Everyone has a personal brand, but most of us don’t realise it. But when clients randomly Google our names, they often do find us – and sometimes what they find isn’t very flattering!
Luckily you can take some control over this by using social media to create a strong personal brand.
So, why do you actually need a personal brand if you’re a small business owner?
Here’s 5 pretty good reasons:
#1: The right personal branding can help you to establish yourself as an expert in your field, a thought leader, or an influencer.
#2: By taking control of and building your personal brand, you ensure that people see what you want them to when they Google you, rather than random stuff.
#3: It’s a great clarifying process that forces you to decide what you want to be known for
#4: Businesses need to provide high-value social content, and so do you. When it comes to personal branding, you are your business.
#5: It’s a great way to let your personality shine through, so that potential clients can decide whether they want to work with you.
So as you can see, there are some very compelling reasons for consciously working on your personal brand, to make it a powerful representation of who you are and what you stand for.
Building Your Personal Branding and Managing It
Step 1: Set Your Personal Branding Goals
As I mentioned earlier, everyone has a personal brand – you just may not realise how extensive your’s is. Wherever you’ve entered personal data, you’ve created a persona that makes up part of your personal brand.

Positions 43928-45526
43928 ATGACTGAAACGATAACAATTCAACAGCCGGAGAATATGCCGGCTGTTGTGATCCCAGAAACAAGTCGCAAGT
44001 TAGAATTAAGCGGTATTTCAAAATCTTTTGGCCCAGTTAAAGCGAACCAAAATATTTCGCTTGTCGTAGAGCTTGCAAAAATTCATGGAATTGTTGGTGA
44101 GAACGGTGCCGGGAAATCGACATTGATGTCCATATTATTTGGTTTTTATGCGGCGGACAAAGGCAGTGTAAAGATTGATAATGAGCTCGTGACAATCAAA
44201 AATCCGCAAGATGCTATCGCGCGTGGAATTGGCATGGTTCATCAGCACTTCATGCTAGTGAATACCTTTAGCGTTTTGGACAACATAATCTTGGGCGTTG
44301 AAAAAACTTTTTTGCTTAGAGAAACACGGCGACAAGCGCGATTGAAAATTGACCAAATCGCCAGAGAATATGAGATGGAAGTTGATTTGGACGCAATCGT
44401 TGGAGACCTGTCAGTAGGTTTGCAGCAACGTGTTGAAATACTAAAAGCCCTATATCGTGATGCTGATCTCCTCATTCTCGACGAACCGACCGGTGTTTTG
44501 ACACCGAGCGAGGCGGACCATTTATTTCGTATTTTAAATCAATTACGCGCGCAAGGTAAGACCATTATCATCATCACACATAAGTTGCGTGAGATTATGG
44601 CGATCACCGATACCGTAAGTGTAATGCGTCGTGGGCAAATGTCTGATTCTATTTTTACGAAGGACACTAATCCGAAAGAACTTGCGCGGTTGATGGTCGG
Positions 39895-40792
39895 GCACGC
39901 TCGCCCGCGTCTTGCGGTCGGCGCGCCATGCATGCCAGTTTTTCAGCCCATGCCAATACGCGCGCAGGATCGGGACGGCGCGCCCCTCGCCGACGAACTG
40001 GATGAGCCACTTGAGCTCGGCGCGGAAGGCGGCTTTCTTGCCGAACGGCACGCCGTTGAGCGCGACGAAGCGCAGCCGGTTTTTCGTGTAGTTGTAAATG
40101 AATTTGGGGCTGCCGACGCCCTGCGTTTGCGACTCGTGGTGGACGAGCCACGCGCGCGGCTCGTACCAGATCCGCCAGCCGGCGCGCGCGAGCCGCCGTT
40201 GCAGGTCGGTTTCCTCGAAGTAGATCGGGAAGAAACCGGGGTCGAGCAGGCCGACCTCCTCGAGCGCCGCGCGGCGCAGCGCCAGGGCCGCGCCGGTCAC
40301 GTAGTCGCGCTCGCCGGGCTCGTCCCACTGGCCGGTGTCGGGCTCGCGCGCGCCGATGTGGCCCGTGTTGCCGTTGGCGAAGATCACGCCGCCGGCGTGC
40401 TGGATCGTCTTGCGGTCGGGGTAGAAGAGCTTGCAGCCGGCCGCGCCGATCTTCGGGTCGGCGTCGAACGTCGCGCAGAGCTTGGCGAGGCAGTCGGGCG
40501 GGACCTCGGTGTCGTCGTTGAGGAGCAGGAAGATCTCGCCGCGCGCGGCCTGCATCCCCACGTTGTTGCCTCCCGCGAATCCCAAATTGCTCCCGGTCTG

Add to these personas aggregated data like browsing history, shopping habits, and social media, and that’s your current online persona.
Now, while you can’t do much to change the data companies can gather regarding your online spending habits or the information gleaned from your browsing history, you absolutely can control how you present yourself to the digital world via social media branding.
And that starts with answering a few simple questions:
What are your business goals? What are you building towards? How do you intend to move towards achieving these goals?
These are important questions, as without these clear goals, you’ll never achieve branding success, as your posts will be too scattered to be useful or influential. You should also make sure that the answers to these questions are contained in your business plan.
For example, if your long-term goal is to create your own very successful graphics design and creative agency, it’s important that you join and participate in industry-related conversations and network with other influencers in this space.